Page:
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Meridian Develops Malaria Diagnostic, Zika Next

Meridian Bioscience

Newtown-based Meridian Bioscience is deploying its newly developed test illumigene® Malaria in Dakar, Senegal and planning a rollout of this potentially life-saving diagnostic across Africa. A test for the Zika virus is under development and is expected to be ready in six to twelve months.

Meridian, known for its influenza, strep, rotavirus and other diagnostic tests using bodily fluids, faced a new challenge when developing a simple and accurate test using patient blood for malaria. Through a series of steps it looks for changes in the amount of light passing through a test tube.

Senior Director of Molecular Development Brian Loeffler and his team developed such a molecular test in a year, a third less time than normal.


  1.  A drop of blood goes into a container. This breaks open the cells and makes the DNA available.
  2. The blood goes into a filtered tube to remove all debris.
  3. Nucleic acid passes through.
  4. The blood then goes into a device with dried reagents with all of the enzymes and primers to amplify the nucleic acid.
  5. It is then mixed up and put into another device which heats the sample. The test makes copies of the  DNA and light can tell if there is a positive result.

The old way of testing involved looking through a microscope to detect the malaria parasite. Scientists agree it wasn't very accurate. The new Meridian test can be read in 40 minutes by people who do not have a high level of technical expertise. It’s also 80,000 times more accurate than current tests for malaria.

Credit Meridian Bioscience
The development of illumigene® Malaria us said to be huge.

Meridian was so serious about getting its malaria detection test to market in a year or less it hired a Cincinnati consulting firm. It also built a special communication room at its Innovation Center with walls that are still covered in colored post-it notes of things to do.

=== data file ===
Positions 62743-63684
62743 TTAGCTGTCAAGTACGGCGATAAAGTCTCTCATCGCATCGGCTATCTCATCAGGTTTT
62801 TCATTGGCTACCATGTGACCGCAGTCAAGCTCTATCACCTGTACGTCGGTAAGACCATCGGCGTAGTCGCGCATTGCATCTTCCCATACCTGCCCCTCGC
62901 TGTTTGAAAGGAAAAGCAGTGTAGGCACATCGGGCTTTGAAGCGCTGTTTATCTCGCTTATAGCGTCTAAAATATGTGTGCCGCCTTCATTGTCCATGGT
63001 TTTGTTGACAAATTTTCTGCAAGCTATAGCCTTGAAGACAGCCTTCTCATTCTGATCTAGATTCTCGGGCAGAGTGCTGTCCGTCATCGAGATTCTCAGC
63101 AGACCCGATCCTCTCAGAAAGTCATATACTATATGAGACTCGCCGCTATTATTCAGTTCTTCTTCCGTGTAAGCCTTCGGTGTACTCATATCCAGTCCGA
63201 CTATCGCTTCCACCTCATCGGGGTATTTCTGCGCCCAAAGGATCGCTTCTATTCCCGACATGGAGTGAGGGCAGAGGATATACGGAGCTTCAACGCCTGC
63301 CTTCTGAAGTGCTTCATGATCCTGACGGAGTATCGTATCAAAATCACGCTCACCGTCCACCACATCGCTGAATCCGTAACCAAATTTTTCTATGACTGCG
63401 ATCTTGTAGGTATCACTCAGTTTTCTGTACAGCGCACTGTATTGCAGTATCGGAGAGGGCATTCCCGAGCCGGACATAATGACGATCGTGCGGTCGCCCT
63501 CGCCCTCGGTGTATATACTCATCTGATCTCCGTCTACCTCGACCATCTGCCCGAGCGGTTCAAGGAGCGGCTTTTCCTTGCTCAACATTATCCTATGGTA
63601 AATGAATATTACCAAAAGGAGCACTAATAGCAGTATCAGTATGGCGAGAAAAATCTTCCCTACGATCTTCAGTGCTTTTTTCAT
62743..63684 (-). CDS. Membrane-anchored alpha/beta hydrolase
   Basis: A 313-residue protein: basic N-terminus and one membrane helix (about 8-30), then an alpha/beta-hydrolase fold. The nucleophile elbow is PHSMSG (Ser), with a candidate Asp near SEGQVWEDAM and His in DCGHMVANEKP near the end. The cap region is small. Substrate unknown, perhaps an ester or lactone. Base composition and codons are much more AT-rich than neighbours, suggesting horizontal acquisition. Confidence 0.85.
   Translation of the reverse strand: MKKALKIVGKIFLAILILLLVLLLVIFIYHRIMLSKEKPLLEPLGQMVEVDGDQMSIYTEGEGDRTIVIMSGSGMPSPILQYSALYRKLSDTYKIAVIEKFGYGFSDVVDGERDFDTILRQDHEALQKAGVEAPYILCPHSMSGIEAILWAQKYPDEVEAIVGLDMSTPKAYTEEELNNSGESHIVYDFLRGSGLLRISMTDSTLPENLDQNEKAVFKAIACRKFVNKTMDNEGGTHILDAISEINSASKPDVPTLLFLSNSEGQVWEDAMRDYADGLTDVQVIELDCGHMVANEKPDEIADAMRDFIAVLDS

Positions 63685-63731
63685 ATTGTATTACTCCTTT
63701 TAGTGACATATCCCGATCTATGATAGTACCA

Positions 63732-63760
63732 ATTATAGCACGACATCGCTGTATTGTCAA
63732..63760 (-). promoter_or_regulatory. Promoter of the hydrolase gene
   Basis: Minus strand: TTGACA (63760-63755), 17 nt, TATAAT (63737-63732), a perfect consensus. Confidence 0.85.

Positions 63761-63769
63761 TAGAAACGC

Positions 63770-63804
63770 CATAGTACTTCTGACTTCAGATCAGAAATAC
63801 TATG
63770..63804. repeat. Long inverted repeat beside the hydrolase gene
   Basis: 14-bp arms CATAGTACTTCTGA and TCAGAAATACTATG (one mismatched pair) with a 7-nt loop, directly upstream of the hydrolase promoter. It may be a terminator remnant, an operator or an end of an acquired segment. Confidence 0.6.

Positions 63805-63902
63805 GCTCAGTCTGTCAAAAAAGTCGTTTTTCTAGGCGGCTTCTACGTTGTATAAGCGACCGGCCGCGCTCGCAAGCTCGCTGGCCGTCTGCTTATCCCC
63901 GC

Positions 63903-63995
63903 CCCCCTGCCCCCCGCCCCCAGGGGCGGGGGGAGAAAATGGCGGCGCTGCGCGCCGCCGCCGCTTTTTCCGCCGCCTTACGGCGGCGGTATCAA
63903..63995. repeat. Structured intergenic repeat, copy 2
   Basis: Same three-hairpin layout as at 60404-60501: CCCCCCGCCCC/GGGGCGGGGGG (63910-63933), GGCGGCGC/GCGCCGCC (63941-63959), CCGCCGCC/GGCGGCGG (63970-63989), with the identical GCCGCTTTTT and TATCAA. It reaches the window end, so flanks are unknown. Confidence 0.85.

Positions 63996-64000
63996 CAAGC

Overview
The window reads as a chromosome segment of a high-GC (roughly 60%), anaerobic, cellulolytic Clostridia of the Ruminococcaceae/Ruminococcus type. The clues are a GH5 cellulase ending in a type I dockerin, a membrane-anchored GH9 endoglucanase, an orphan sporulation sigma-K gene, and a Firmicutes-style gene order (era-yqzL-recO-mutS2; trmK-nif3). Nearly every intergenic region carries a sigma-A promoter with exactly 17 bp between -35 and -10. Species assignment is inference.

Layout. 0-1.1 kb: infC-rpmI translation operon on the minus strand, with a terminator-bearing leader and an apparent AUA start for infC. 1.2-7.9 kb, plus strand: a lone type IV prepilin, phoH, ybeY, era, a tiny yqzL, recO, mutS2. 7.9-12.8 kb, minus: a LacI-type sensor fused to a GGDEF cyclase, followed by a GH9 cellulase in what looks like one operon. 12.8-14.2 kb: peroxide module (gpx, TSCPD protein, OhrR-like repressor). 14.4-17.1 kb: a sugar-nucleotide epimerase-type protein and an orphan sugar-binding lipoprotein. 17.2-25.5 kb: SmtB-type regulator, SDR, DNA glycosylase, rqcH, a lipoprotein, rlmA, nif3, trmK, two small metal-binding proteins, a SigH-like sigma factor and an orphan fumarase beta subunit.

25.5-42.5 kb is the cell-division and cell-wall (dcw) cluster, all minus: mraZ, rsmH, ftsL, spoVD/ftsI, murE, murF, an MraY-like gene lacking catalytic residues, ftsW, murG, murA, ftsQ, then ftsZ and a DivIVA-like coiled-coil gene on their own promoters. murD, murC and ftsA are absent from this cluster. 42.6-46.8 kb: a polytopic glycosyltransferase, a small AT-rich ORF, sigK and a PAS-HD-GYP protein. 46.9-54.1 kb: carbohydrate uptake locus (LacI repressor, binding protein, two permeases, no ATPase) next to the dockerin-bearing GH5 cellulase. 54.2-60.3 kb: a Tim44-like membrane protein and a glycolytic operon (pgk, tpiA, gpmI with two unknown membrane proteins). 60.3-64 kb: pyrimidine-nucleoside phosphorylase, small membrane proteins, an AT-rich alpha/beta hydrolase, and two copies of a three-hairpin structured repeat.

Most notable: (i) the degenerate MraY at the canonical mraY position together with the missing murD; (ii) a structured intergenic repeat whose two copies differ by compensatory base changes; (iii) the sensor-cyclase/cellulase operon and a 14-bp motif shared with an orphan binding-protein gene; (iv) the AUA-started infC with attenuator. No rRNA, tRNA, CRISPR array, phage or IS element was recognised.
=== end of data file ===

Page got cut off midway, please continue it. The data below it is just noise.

Why is this test so important and why did Meridian want to bring it to market so quickly?

Chief Technology Officer Ken Kozak says, "Every minute, while we do this interview, every minute, a child dies in Africa from this disease."

Kozak says accuracy is important because most people don't have the full-blown symptoms for a long time and inaccurate tests can have them back in society infecting others. There are two targets for the test:

  1. Natives of tropical and subtropical areas 
  2. People who visit them, but don't live there.

Meridian is now working on a Zika virus diagnostic that will be better than current tests and more widely available.
According to CEO Jack Kraeutler, "You don't have to use a lot of imagination to recognize that there are other parasites and pathogens in blood where this technology could be used. We've been asked by some individuals at the CDC (Centers for Disease Control and Prevention) could we do Zika virus and we have prototypes already to be able to test for Zika virus in blood."

He says, "The company is obviously in business to develop tests and distribute them around the world, but the ones where you have a very close connection with the patient and you can really make a difference, I think that makes everybody feel good."

illumigene® Malaria is still awaiting FDA approval in the U.S.